Once all the eggs  are  conserved, Jyoti and his team members  train their ears  to hear the feeble croaking sound of the mother- call coming out from the eggs placed beneath the sand. And as soon as the sound starts emanating ,the sand is immediately removed to let the ‘baby’ come out of the egg. “Its sheer bliss”, says Dandotiya.  In fact the  sanctuary staff  simply replicate an exercise that is carried out in the wild when the female Gharial would wait for the call   as she waits  in the river nearby . AS soon as  she hears the croaking sound , it slithers down to  the nest  to dig out the  sand and let the hatchlings come out. The hatchlings break the egg with an egg-tooth, said Dandotiya. In the hatching centre, the hatchlings are carefully quarantined. But in the wild, the moment a hatchling comes out from the nest, it slips down to the  water. “ The nests are made in such a way that  they are on the top of a slope to enable the  hatchlings to roll down to the water”,  said Dandotiya. But these days climate change has started affecting the already fragile life cycle of this endangered harmless creature.

No Study Yet for the Impact of Global Warming

For the past few years, say about a decade, Global warming has disturbed the  Gharial’s breeding  cycle. There was a time when they would lay eggs in March end when the day temperature starts going up. But   now Gharial lays eggs about 15 days in advance.  It has an incubation period of  about 60 to 65 days, so the  moments  of mother- call have also advanced  for about 15 days. The mother Gharial makes a nest close to the river bank on the top of the sand mound so that when the hatchlings come out, they can easily roll down to the river to reach the waters.  

Also read: Male Tiger Plays Mom’s Part  in Panna

But thanks to the higher day temperature and uncertainty of rainfall, the river  shrinks early and shifts  away from the nesting site, Dandotiya said . There is always a risk of predators while the lizard –sized hatchlings travel a longer distance after coming  out from   eggs and reaching the river,  the conservationist said.  Besides,  the  sand bed is too hot for the hatchling that  is barely a few moments old  and it  succumbs  to high temperatures  even before reaching the river. However,  a  comprehensive study on the  possible impact of climate change  is yet  to take off, perhaps, anywhere in the world, claims Jailabdeen, a research scholar  from Madras Crocodile Bank Trust and Centre for Herpetology (MCBTCH). He is studying the reptile in Chambal.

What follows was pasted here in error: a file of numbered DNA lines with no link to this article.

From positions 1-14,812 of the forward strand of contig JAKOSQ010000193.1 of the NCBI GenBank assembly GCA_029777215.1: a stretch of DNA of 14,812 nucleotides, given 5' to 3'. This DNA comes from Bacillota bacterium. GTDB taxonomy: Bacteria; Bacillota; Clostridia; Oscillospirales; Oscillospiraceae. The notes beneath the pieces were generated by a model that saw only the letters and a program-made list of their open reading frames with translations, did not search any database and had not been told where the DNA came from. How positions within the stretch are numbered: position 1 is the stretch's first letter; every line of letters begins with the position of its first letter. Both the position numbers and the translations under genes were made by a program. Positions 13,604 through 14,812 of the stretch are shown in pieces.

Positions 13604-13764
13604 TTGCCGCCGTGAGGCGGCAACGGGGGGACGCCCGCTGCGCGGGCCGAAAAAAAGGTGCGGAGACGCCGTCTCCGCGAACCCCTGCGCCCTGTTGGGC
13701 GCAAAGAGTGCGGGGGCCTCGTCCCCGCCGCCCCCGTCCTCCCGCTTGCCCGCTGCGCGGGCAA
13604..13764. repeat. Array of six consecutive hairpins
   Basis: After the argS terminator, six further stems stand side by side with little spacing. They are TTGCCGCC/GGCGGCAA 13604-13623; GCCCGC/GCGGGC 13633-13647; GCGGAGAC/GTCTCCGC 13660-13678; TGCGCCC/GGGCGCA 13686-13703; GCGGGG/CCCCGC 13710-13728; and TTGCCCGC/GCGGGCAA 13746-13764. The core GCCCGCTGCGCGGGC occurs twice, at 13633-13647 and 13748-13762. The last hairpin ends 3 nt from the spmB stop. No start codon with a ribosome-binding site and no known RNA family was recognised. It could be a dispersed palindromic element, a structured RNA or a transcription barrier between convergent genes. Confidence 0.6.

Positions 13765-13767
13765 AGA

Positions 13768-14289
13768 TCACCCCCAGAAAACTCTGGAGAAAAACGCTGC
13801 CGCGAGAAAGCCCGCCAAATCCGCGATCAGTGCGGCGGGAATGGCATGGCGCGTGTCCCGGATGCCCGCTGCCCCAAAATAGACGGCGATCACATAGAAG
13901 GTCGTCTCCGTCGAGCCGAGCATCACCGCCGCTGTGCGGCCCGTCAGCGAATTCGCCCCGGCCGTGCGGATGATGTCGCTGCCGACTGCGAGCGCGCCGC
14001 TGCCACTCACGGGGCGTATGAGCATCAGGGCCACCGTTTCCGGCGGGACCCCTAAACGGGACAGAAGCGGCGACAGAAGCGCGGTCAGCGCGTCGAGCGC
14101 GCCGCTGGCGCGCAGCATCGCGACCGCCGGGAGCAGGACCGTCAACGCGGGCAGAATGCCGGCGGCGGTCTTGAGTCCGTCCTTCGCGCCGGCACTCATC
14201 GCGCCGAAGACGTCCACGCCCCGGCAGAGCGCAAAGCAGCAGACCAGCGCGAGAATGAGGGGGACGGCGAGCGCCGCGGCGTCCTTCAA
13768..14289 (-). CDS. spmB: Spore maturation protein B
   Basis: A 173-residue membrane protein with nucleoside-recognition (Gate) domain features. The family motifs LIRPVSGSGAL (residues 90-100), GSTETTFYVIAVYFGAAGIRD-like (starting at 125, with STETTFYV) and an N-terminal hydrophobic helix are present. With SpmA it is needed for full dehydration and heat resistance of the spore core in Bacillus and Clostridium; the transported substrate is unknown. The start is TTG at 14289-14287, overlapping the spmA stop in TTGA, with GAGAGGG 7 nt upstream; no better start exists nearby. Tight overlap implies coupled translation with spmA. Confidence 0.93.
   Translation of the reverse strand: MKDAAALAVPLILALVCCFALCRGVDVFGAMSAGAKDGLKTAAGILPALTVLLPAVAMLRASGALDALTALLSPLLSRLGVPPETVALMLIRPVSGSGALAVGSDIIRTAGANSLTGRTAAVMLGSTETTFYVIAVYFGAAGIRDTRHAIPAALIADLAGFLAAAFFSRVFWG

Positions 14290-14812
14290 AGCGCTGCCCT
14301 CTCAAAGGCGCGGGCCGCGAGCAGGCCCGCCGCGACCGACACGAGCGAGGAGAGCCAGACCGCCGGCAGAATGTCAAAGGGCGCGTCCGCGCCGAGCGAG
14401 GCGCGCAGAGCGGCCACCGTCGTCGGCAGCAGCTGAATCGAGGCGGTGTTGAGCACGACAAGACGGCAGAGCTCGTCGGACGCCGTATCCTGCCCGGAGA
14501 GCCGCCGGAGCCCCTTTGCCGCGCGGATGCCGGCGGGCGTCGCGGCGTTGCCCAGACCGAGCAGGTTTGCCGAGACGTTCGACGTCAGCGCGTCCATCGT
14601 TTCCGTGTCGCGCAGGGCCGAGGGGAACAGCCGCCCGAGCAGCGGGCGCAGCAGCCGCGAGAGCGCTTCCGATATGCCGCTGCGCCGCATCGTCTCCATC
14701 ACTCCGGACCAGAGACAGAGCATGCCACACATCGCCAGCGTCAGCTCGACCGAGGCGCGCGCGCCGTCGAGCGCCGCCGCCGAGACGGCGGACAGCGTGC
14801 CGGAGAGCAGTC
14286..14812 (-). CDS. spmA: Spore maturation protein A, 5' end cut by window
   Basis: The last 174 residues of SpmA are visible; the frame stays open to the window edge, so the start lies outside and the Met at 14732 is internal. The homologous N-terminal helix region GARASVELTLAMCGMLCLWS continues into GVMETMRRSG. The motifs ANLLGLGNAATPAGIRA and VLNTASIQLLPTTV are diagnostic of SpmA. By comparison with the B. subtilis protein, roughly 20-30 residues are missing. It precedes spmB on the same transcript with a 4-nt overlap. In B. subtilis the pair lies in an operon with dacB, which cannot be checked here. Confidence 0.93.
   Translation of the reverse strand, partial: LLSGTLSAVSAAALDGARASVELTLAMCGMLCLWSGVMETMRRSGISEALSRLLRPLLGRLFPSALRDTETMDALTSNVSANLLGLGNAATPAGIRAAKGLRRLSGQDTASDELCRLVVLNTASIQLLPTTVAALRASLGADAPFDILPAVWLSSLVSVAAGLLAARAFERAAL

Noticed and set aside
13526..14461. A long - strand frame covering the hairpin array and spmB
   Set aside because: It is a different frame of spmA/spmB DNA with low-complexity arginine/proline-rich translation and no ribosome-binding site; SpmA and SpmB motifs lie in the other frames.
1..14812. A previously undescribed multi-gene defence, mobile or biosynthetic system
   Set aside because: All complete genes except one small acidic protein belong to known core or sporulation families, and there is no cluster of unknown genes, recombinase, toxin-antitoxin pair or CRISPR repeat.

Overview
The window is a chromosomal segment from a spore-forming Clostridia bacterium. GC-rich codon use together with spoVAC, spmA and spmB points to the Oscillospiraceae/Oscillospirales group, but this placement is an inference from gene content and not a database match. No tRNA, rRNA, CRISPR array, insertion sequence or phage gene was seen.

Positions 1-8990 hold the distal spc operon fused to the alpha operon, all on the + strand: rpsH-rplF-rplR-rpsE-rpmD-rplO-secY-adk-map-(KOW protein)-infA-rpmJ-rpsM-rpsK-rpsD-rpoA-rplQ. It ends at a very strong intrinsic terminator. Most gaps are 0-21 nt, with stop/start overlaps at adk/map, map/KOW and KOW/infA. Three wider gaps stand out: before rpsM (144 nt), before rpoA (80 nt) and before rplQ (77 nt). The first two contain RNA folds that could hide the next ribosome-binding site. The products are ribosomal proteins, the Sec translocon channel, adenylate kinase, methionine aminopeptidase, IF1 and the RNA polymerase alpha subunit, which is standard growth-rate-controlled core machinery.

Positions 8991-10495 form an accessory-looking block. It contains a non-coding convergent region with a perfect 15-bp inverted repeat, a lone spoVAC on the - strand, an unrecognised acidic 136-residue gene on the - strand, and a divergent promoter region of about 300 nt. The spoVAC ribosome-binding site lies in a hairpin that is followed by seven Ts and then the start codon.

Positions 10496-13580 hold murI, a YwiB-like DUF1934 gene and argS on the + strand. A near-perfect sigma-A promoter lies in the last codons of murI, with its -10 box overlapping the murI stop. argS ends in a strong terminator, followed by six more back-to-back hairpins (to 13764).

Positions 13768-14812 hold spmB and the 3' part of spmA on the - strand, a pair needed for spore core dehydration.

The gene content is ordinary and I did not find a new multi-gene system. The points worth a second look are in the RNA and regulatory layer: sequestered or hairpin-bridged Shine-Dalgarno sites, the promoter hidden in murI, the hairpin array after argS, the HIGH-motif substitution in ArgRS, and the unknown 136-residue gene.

High Mortality Leads to Decline in Population

Only about 2 % of reptiles survive in the wild   and there are mass casualties once the river is flooded in the monsoon in July.  Which is why the ex -situ conservation is important. The reptiles reared in the hatching centre of Morena are released in the river  in the winters when they attain a length of 1.20 meters in about 2 -year of period. Those who are still short of this length, they are released by the next winter.This is also the right time for the wildlife tourists to visit the sanctuary and do some great wildlife photography. At present there are 2176 Gharials in  the sanctuary  that is spread  across   the states of Madhya Pradesh, Uttar Pradesh and Rajasthan. The census of these Gharials takes place in winters when all the reptiles, irrespective of their shape and size come out of the river to bask in the sunlight and conserve energy. This is also the time when they mate and lay eggs in March , when the exercise of collection of eggs begins.